Steamers are most often used to cook items like vegetables, seafood, potatoes and rice since not only is production fast, but items also retain moisture, nutrients and color.
The volume and application will determine what size best suits a foodservice operation. The most common sizes hold three, five or six pans. Countertop and floor-model steamers work well in smaller, lower-volume foodservice facilities. Smaller steamer models will typically accommodate three to five 12-inch-by-20-inch-by-2½-inch steam pans. For larger, high-volume operations, consider a floor-model unit. Most larger units will accept both sizes, generally holding fourteen 12-inch-by-20-inch-by-2½-inch steam pans and seven 18-inch-by-26-inch sheet pans. Some models can be stacked to handle greater capacities.
Generally, foodservice operators serving 0 to 200 meals per hour require a single one-compartment steamer. For 200 to 400 meals per hour, a single two-compartment unit will be necessary. Operations producing 400 to 600 meals per hour will need a three-compartment unit. To prepare 600 to 800 meals per hour, operators need either one four-compartment or two two-compartment units.
The three main steamer types are pressure (boiler-based), pressureless (convection) and connectionless. Pressure types utilize from 5 to 15 pounds of pressure per square inch (PSI) and cook at 228 degrees F to 250 degrees F. Generally speaking, low-pressure steaming units have a lower operating cost and higher productivity than pressureless units when preparing single items. Pressureless steamers cook at 0 PSI and 212 degrees F. Heat transfers via the convection of steam. Unlike pressure cookers, pressureless steamers put steam in direct contact with food products. Another difference is that operators can open pressureless steamers’ doors at any time to check or season food. These units are generally smaller and cook more slowly than pressure steamers.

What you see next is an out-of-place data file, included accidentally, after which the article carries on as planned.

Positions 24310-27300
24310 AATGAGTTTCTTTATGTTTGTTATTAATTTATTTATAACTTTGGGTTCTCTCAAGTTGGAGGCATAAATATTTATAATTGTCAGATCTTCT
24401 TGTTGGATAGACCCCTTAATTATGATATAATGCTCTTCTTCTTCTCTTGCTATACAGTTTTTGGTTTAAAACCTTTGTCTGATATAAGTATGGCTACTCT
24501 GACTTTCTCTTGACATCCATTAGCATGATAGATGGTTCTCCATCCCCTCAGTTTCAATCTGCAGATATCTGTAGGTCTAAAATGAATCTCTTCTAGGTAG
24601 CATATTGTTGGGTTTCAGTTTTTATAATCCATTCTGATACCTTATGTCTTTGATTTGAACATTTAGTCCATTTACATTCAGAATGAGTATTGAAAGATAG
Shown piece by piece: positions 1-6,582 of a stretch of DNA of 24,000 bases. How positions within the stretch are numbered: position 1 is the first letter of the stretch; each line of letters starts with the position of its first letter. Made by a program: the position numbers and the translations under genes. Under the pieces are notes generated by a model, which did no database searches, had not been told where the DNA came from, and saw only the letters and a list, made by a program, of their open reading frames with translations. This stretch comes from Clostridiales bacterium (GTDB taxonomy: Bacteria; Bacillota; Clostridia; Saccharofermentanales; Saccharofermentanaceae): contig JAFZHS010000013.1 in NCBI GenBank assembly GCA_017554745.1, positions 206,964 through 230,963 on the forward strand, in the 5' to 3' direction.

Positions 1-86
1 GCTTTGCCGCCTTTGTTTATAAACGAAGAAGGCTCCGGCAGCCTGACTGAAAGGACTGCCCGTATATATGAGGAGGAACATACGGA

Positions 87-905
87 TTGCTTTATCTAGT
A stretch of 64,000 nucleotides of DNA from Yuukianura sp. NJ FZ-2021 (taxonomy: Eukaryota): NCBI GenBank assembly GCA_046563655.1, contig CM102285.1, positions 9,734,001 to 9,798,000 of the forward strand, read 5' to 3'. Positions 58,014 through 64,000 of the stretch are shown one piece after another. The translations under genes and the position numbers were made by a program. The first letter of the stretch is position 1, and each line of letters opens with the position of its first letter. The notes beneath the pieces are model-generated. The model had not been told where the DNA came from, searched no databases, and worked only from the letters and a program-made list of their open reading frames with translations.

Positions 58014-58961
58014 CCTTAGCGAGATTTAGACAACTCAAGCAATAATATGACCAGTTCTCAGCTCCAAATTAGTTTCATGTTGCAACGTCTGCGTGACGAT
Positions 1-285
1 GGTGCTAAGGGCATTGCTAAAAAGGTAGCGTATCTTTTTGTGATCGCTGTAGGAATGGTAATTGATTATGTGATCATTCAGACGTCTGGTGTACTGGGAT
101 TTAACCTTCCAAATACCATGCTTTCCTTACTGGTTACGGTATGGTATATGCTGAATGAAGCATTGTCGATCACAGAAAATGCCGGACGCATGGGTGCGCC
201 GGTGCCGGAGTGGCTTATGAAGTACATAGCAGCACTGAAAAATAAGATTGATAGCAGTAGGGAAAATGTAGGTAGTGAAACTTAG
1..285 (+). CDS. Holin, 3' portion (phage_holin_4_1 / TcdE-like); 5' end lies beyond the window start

Operators can use some steamers as holding units, with water boiling at 212 degrees F to hold the cavity temperature at 180 degrees F. Also offering added flexibility, some models accommodate double-stacked pans, which increases production capacity in the same footprint.
Boiled water results in calcium, lime scale and mineral deposits, which are hardened and left behind. For this reason, water filtration is a key component to problem-free steamer operation as well as an extended service life. There are different filter options available, with water quality the determining factor. While some regions have more of an issue with lime scale, others deal with total dissolved solids. Carbon filters take out sediment and chlorine on the steamer’s interior.
Reverse osmosis is a more extensive and pricier water treatment system that strips all minerals and lime out of the water, eliminating the chance of buildup.
One advantage of boilerless units is the cooking cavity is more easily cleaned, whereas boiler units require use of a deliming solution and a more extensive cleaning process.
Many steamer manufacturers offer Energy Star-qualified units. In some cases, this equipment will provide less capacity than other units. These units are said to be up to 50% more energy efficient than standard models and include both electric and gas types.
Steam cookers that earn the Energy Star rating must meet a minimum cooking efficiency of 50% for electric and 38% for gas while also meeting maximum idle energy rates. Idle energy rates are given for three-, four-, five- and six-pan sizes. These steamers also have shorter cooking times, higher production rates and reduced heat loss due to greater insulation and a more efficient steam delivery system. Energy Star-rated steamers also save water compared with traditional units, utilizing 3 gallons per hour versus 40 gallons per hour.
In the past, Energy Star steamers were boilerless and connectionless, but there are now generator-based steamers that are more energy efficient.